The Parliamentary Commission would have to assess the likelihood of EU27 accepting the proposals as the UK’s hope for a series of `unicorns’ must be tested against the reality already set down in the Political Declaration on the Future Relationship. Once we have left the EU, there can be no simple reversion to the status quo if we do not like the future relationship – vassal or not. The Parliamentary report must compare and contrast the likely eventual relationship with the current situation of full EU membership. The comparisons would be across all matters of significance to the UK’s future well-being.

Each elector would be sent an easy-read summary of the Parliamentary Commission’s report comparing and contrasting the two options so that no-one could say they were not informed on what they were voting about. There should have to be a minimum turnout – 75%? Parliament would only feel itself bound by an absolute majority of the electorate (23 million votes).

Whatever the result, a decision would then be made by Parliament within a few days to Leave OR to revoke the Article 50 notice of intention to leave.


The Trade Experts and Economists

In February, Dr Fox – the relevant government minster - released a statement saying it would not be able to replicate the EU"s free trade deal with Japan after Brexit as Japan has not agreed to continue existing trade terms in the event of no deal.

The economic power of the EU is fully recognised by its peoples as one of its major strengths. The UK is automatically part of about 40 trade agreements which the EU has with more than 70 countries.

However, the BBC Fact Checker reports that only 9 of these 40 are likely to be ready for rolling over. The volumes of these nine are pitifully low in comparison with the rest.

For a country dependent on foreign trade in both goods and services, being part of the world’s largest importer and exporter gives huge clout in negotiating trade deals. Third countries cannot give us a better deal in areas covered by their EU trade deals – current or in negotiation – without having to give the EU an equivalent deal – the Most Favoured Nation concept. Perhaps the trade experts are going to be proven right, so what is the point of leaving the EU?

Ahead of the World Bank/IMF spring meetings, the IMF produced an economic forecast for the UK that included yet another lowering of expectations. However, a no-deal Brexit could be a severe blow to the economy. The Financial Times summarised the scenarios in this chart (right). The shortfall from the pre-referendum forecasts is painfully clear.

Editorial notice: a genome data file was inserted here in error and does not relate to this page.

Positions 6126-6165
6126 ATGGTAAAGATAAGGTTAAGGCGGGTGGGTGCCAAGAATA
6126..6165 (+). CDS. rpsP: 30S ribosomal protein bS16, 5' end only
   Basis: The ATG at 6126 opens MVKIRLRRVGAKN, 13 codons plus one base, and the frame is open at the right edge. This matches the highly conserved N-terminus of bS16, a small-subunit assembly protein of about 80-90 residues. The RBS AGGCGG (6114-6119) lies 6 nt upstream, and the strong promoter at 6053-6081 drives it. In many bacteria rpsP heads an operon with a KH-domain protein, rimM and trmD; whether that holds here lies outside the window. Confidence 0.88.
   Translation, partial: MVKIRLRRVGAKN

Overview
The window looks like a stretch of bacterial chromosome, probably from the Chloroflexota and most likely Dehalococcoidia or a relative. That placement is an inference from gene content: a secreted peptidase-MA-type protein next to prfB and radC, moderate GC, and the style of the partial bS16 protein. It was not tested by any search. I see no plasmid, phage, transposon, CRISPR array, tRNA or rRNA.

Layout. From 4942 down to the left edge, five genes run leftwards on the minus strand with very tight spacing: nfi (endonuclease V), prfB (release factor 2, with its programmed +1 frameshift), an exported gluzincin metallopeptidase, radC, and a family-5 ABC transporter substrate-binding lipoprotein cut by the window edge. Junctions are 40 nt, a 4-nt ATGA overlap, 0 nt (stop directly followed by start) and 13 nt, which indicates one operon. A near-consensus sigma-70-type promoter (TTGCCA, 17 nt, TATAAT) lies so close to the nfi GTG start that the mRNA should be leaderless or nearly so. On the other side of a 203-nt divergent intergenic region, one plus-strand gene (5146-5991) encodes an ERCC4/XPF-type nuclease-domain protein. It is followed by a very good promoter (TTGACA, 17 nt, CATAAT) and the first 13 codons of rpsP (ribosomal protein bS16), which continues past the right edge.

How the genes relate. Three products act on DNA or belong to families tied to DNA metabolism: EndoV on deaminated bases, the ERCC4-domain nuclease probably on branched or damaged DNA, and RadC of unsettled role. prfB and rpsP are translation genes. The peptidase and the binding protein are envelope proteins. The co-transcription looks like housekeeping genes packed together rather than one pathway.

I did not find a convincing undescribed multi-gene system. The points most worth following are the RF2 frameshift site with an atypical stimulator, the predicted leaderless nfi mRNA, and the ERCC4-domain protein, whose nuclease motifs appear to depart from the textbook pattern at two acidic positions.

Ahead of the World Bank/IMF spring meetings, the IMF produced an economic forecast for the UK that included yet another lowering of expectations. However, a no-deal Brexit could be a severe blow to the economy. The Financial Times summarised the scenarios in this chart (right). The shortfall from the pre-referendum forecasts is painfully clear.
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The Centre for European Reform (CER) publishes a regular update on the cost of Brexit relative to having continued on the 2016 growth path. Their March 2019 study says “The UK economy is 2.5 per cent smaller than it would be if Britain had voted to remain in the European Union. The knock-on hit to the public finances is £19 billion per annum – or £360 million a week.”What will be the impact on public opinion if the economic data in the months before a People’s Vote suggest that “the experts” are turning out to be right? In 1975, the negotiation of a “favourable” deal produced an 18% swing in the opinion polls about staying in. What will increasingly obvious proof of an “unfavourable “deal” do?


Unreason versus emotion: the positive case

However, the 2019 referendum must not be a campaign of pitting one expert against another to undermine the Leavers’ case and expose the worsening of the nation’s standing that is widely expected. Instead, the positive case for being a full part of the European Union must be made.


What do the peoples of Europe like about the EU?

The United Kingdom cannot escape from its geographical proximity to the mainland of Europe and its 66m population shares many aspirations with the other 440 million citizens of the EU27. But much of what needs 21st century renewal in Britain is entirely domestic so Europe has no role to play. It is the success of our economy that will deliver jobs and tax revenues – the life-blood of our communities and public services, as well as funding our defence and security.

However, in the modern world, there are many issues that transcend borders and then our vital national interests may coincide with our nearest neighbours – in Europe. So the question that should be at the heart of the 2019 referendum is whether `joining’ the European Union of the 2020’s could buttress, and amplify, future policies by the British political system - operating within the UK - that are likely to fulfil these aspirations of the British people.